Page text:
Kite soars into World Golf Hall of Fame
Tom Kite was inducted into the World Golf Hall of Fame on Monday and instead of old Ryder Cup bags and memorabilia his shrine should have included a hard hat, lunch pail and a pair of work gloves.
We marvel at the work ethic of Vijay Singh, but this Hogan disciple would give the Fijian two a side when it comes to digging it out of the dirt. The first to adopt the concept of a third wedge in competition, he won 19 times on such demanding tracks as Riviera, Butler National, Doral, Bay Hill, Harbour Town, the TPC-Sawgrass and of course, Pebble Beach, in the 1992 U.S. Open. That Sunday on the Monterey Peninsula was arguably the most brutal day in major championship history, yet Kite found a way to tack around the trouble and raise the trophy.
The ruddy complexion and the leathery neck are tell tale signs of a man who spent too much time in the sun, but the fruits of his labor is a legacy as one of golf's all-time great overachievers. Asked on "PGA Tour Sunday" what percentage of it was hard work and what percentage was talent, Kite responded by asking some rhetorical questions of his own. "People who are trying to be the best don't care whether it's talent or hard work," he said. "And you can't define talent ... is it on the inside or the outside? Is it physical, emotional, or is it brains? I think if you want to play at a high level, then you have to put your time in. From the time I was 12 years old, I was out there hitting balls and practicing."
The image I have of Kite occurred five summers ago on one of those brutally hot days in Baltimore when the clothes mat up and stick to you like wet wallpaper. In the Mid-Atlantic States they call it the three Hs -- hazy, hot and humid. I was invited to play in the Caves Valley Invitational and Tom Kite was there, beating balls. We played a series of three nine-hole matches and the club has a policy against shorts. I remember commenting that this was what Ken Venturi felt like at Congressional in 1964. At one point I bent over to hit a putt and the sweat was pouring off my hat, onto my ball. If I stood over it long enough, I could have taken relief for casual water. Yet every time we made the turn there was Kite, on the range, a man at work.
Kite missed the cut at Westchester and drove down to Caves where he could grind in solitude. Dennis Satyshur, the head pro, was one of Tom's best friends coming out of college and on the mini-tours in Tampa. Tom, you may remember, asked Dennis to serve as an assistant during the 1997 Ryder Cup. I called Dennis on Tuesday to see what he remembered about Kite that day. He was in the Jacksonville airport, flying home from Tom's induction into the World Golf Hall of Fame.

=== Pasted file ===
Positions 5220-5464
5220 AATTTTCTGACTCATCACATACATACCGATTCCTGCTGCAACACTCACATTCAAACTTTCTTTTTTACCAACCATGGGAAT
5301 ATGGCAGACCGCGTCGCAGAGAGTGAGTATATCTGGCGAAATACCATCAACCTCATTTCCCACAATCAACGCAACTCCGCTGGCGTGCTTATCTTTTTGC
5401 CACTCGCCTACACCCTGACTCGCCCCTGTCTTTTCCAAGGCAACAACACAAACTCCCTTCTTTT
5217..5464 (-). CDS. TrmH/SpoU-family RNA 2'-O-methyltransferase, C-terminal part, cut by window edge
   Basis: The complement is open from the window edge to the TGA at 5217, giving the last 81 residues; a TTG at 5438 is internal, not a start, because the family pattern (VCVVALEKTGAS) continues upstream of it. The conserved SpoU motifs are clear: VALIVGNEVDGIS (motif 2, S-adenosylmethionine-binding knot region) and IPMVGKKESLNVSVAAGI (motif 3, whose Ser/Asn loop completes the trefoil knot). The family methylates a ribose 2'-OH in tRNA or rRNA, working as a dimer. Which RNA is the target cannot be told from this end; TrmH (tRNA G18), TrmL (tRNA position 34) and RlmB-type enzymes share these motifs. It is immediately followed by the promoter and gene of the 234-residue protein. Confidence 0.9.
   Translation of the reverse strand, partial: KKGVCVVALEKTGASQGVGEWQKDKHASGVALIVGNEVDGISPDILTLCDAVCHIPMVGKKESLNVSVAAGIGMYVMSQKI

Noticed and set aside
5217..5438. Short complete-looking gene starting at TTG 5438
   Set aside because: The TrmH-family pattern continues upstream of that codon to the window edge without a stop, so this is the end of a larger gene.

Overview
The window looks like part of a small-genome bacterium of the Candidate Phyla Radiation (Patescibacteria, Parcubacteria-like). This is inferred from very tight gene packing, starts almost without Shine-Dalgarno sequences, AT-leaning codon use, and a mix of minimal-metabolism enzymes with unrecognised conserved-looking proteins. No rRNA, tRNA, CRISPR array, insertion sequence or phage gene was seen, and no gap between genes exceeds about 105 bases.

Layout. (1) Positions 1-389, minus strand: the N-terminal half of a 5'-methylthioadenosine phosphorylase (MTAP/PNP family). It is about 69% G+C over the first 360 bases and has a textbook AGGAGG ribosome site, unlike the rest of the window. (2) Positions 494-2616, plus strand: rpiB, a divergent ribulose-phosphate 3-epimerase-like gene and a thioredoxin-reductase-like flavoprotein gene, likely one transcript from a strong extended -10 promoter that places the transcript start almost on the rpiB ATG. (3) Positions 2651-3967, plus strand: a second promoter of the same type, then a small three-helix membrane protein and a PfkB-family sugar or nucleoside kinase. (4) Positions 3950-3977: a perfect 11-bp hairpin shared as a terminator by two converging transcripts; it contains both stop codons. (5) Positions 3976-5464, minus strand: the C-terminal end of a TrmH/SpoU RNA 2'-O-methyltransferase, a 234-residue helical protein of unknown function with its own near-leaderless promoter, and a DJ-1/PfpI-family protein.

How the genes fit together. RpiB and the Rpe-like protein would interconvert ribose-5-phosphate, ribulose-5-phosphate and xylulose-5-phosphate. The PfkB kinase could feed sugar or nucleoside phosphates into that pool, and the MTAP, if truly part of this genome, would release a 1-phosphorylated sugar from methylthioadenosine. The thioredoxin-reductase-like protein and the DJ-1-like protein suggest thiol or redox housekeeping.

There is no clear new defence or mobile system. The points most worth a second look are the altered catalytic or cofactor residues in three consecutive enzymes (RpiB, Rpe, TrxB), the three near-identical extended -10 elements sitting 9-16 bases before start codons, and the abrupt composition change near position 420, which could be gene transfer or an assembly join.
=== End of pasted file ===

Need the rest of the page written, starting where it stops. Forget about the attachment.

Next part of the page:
"Tom's always in training," Satyshur said when asked to explain the work ethic that has defined Kite's career. "He's very good at finding short-term goals, things that keep him going and excited in what he's doing."
Tom was 49 at the time, in the supposed twilight of his career, yet the missed cut was inexcusable. He refused to accept the notion that a man his age should be expected to miss cuts. Five years later, not much has changed. Kite confirmed last week that he will use his exemption as one of the top-50 all-time career money winners to turn back the clock and concentrate on the regular tour. His first event of 2005 will be the Sony Open in Hawaii. He will pick venues that suit his game.
"You have to be excited to wake up in the morning," Kite said. "You need to do something that makes you pumped up about life. I love playing and competing at the highest level." When it comes to results, the highlight of Kite's year was bouncing back from a crushing final-round giveaway in the U.S. Senior Open to win the following week. But when it comes to a source of pride, Kite talks first about going through U.S. Open qualifying, and making the cut at Shinnecock.
The idea to play the regular tour came through a conversation with Bob Rotella, the sports psychologist. Kite is one of those competitors who turned 50 and had a hard time getting motivated for the Champions Tour. The been there, done that mentality is a syndrome that Raymond Floyd, Tom Watson and Lanny Wadkins all experienced after turning 50. They didn't need to play for the money, so what was the motivation? In his first five years of competition on the senior circuit, Kite has only won seven times, including this year's 3M Championship, which was his first victory since 2002.
"The Claw" putting grip has given Kite new life and physically he looks better now than in 1981, when he recorded 21 top-10 finishes and won his first of two money titles and Vardon Trophies. He has been working with a strength coach from the University of Texas and length is no longer an issue. In plotting out his schedule, he asked me what I thought about the Fazio Course at Mirasol, where they play the Honda Classic. I told him it was 7,400 yards but it didn't play that long. He scoffed at the reference, sort of the way he did in 2002 when I congratulated him on making his fifth-straight cut at The Players. Even at 52, he was supposed to make the cut at The Players.
Part of what drove Kite as a boy was being the understudy to Ben Crenshaw. Harvey Penick used to tell the naturally gifted Crenshaw to practice on the golf course. With Kite, Penick would point toward the range. It was fitting that some 42 years later Crenshaw would be Kite's presenter in St. Augustine and that they could laugh about the old days.
"Every part of his game works together," Crenshaw said. "That's what he's made his life work to be. There haven't been too many people to outwork Tom Kite."
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